I've been there.
I remember that feeling of opening the first loan statement like it was yesterday. It had been almost 6 months since I had graduated college. I was SO excited about the thought of getting my first “real” job, making money, and starting my future.
I would have never imagined how much the words “Sallie Mae” on an envelope would change my life, both immediately and long term. Everything I had been dreaming about came to a grinding, heart-crushing halt when I saw the numbers on the paper.
These weren't normal numbers by any stretch of the imagination at the time. My bank accounts combined had never had 5 digits in them, much less 4.
How in the world was I going to pay this back?
I remember being really angry. I couldn't believe that my parents had let me come out of college with $40,000 in student loans.
I thought it was unfair, I felt cheated, and my heart was in the bottom of my stomach. It seemed like my financial life was over before it started, and I literally had never had that much shame in my life about anything.
I did what a lot of people do when they get the letter…I looked at the minimum payment amount, felt a little bit better, and then pushed it to the back of my mind.
Only after I paid off my loans did I realize that it wasn't my parents' fault. My parents worked hard to provide the life that my sister and I enjoyed. We were never hungry, we always had shelter, and we always had support.
How can I blame them for not predicting an almost 130% spike in tuition costs from the time I was born to the time that I graduated high school?
So, who's fault was it?
I could say that it was my teachers' fault in high school…they didn't teach me anything about finances. However, they don't control the curriculum, so it must be the administration, right? Wait…their hands are equally as tied (if not more) than the teachers'.
I guess I should blame the state, or maybe just the colleges themselves. Maybe I should just skip all of that and blame Obama or Bush?
The above paragraph is the biggest thing that I haven't been able to put my finger on since I started writing about personal finance. I can never figure out who is to blame.
I usually just jump back to the conclusion that it was all my fault. I could have cut food costs in college. I could have lived cheaper. I could have done better in high school to get more scholarships.
I should have done more.
This is the problem with student loans. After talking to a lot of people that still have them, I've realized how much anger, shame, and general disgust is wrapped up in two simple words that are supposed to make you a better person. We were all told that college is the only way to get ahead.
Junior highs and middle schools put up college banners in the hallways to get 10 year olds thinking about higher education before they even know what it really is. High schools push the test scores that kids need to have to get in to the top schools.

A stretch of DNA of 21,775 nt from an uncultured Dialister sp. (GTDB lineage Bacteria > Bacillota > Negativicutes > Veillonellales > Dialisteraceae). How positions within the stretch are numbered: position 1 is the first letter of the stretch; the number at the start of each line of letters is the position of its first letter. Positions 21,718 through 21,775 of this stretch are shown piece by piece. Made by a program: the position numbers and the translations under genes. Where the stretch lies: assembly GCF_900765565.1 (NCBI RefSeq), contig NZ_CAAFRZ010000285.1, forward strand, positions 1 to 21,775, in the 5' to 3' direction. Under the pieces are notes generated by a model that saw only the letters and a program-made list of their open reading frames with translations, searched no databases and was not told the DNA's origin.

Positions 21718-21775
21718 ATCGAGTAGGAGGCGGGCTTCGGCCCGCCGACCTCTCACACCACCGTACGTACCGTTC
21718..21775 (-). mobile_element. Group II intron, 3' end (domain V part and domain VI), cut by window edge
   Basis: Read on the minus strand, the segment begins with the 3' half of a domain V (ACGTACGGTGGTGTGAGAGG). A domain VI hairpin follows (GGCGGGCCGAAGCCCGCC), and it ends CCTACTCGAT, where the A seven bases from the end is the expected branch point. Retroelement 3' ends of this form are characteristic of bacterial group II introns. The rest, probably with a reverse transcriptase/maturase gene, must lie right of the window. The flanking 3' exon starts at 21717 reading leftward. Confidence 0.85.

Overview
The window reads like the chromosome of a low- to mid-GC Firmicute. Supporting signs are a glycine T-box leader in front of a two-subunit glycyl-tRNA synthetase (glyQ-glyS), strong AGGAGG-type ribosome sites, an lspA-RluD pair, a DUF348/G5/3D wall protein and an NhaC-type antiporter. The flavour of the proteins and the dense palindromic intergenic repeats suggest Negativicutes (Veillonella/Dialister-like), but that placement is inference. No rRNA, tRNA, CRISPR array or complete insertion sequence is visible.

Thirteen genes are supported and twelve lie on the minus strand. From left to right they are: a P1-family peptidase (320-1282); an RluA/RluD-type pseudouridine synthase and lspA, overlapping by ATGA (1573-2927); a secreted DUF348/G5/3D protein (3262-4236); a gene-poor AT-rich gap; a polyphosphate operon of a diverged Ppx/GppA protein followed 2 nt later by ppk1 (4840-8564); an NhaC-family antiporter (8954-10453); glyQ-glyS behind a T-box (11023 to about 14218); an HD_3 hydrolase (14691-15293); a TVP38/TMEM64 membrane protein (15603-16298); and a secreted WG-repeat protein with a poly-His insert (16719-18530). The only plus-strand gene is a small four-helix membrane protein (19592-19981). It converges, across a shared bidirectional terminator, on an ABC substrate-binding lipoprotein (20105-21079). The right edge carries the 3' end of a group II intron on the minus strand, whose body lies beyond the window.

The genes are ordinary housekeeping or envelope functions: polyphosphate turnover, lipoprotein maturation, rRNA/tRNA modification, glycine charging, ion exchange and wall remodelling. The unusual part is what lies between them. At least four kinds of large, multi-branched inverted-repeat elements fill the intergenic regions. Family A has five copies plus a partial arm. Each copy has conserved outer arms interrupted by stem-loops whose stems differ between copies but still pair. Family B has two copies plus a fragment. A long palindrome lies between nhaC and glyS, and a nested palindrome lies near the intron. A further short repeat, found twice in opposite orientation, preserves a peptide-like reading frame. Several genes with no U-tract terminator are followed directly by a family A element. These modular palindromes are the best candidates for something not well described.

They hold special “announcement” parties and put up students' college choices on bulletin boards to celebrate their achievement.
It's the most well-intentioned conveyor belt ever made.
When I started Millennial Money Man, I'll admit that I contributed to the shame in student loans just as much as the rest of society. I wrote from this “holier than thou” mindset, just because I thought I was special by paying my loans off quickly. I had an ego about it until I got my first email that read like a horror story:
“I have $200,000 in student loan debt, and all of them are in deferment or forbearance. I can't make the minimum payment on any of them. I don't know what to do.”
I was stumped. The cold reality set in that in some cases, cheesy budgeting tricks or ways to cut back your grocery bill don't mean crap in the face of mega-debt.
Some people are screwed, and it happened because societal pressures pushed them to that point.
It would be easy for me to sit back and say: “Well, they're dumb for taking out that much!” or “They should have known better!” The truth is that those kind of statements are cop-outs for the fact that I have no idea what to say that could help.
Just make more money, duh. <– Yeah right, not as easy as it sounds.
Since then, I've done a little less lecturing and little more sympathizing. Trying to better yourself through education is nothing to be ashamed of. Doing whatever you can to be a better freaking human being is not an embarrassment.
We treat money like a taboo thing in this country. It's the be-all-end-all for who wins the race of life. People don't talk about how much they make, because they don't want to feel the shame of being beat by someone else.
Our money culture sucks.
If you're stuck with loans, you aren't alone. You aren't a failure, and you can (usually) beat them. Keep hustling, try to make bigger payments, scratch, claw and bite your way out of it. Student loans are numbers on a page, and they never define who you are. Period.